Grace Weaver

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Slow down; savor life’s small moments. It took a global pandemic for many of us to ditch our addiction to busyness and heed this noble, if clichéd, advice. Grace Weaver’s suite of ten new paintings, “Droop,” produced during lockdown, depicts a repertoire of the hitherto unexceptional: taking out the trash, slowly sipping a beer, pulling on a cigarette and relishing the smoke rings. Their titles often conjure distilled sounds, like the plosive breath of Puff Puff, 2021, which portrays a pallid woman watching two clouds of cigarette smoke rise into the air.

Shaped like disks, these puffs wink at Blinky Palermo’s spare monochromatic canvas Grey Disk, 1970, which, once you notice it, crops up continually in the lexicon of these paintings. One is even titled Blinky, a close-up of a person who gazes at an ominous gray-disk-cum-raincloud above. Its essential shape and muted color is echoed in Weaver’s fleshy palette of pink, brown, black, and cream, which markedly counter her typically bright hues. These works are not so loud; they whisper about what life is like behind closed doors.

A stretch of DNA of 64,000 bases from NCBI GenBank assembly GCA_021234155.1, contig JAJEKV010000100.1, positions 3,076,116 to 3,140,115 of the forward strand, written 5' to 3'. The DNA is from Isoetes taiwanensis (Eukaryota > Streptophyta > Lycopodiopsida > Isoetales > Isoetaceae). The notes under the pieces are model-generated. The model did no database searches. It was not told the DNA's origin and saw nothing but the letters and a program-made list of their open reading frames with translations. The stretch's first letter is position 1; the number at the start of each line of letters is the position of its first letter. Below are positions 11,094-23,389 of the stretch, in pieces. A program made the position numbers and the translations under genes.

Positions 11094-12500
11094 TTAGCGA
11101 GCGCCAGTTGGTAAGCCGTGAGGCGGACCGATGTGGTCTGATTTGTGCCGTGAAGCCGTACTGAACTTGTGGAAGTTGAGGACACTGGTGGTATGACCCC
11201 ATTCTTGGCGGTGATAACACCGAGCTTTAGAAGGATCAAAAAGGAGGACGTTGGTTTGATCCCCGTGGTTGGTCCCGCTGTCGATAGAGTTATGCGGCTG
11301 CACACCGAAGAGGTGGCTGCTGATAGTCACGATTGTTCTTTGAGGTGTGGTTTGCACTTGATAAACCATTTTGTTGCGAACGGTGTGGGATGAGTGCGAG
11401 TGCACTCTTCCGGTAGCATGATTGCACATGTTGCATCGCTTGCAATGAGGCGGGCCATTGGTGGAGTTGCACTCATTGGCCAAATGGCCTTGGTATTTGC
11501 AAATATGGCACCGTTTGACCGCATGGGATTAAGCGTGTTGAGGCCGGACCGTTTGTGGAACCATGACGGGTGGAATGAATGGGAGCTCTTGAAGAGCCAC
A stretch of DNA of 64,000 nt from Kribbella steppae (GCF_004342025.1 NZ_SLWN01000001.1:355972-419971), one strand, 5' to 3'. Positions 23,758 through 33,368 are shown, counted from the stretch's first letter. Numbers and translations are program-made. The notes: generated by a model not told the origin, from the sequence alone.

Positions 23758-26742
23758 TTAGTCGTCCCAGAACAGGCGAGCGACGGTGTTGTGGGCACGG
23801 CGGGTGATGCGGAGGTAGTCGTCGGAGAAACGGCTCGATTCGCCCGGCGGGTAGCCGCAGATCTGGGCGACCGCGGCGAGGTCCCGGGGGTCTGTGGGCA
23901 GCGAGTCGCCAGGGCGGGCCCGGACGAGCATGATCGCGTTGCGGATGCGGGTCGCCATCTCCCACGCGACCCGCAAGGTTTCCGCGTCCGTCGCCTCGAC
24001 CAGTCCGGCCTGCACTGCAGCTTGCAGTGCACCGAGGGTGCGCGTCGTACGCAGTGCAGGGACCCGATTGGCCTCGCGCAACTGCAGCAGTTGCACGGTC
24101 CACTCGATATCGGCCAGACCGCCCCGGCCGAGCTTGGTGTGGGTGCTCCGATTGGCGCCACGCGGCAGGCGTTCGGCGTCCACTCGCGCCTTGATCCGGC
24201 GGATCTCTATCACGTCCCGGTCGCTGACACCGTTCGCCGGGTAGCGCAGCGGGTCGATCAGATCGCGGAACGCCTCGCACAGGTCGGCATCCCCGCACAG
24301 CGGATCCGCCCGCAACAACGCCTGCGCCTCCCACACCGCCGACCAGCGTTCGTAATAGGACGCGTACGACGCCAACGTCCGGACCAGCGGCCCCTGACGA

Weaver’s surfaces are sumptuously worked and, in places, erased and overworked. She uses oil paint thickened with wax and marble dust, applying pigments with construction tools and masonry brushes cut for stiffness. As such, her gestures are decisively textural, not least the two bold brushstrokes that define the buttocks of a modern Sisyphus who climbs the stairs with plastic bags in Droop, 2020. Weaver doesn’t deny the monotony of repetition, but encourages close looking to seek out nuances. She asks us to look for our own gray disks, blank mirrors for the introspection afforded by seclusion.

Louisa Elderton

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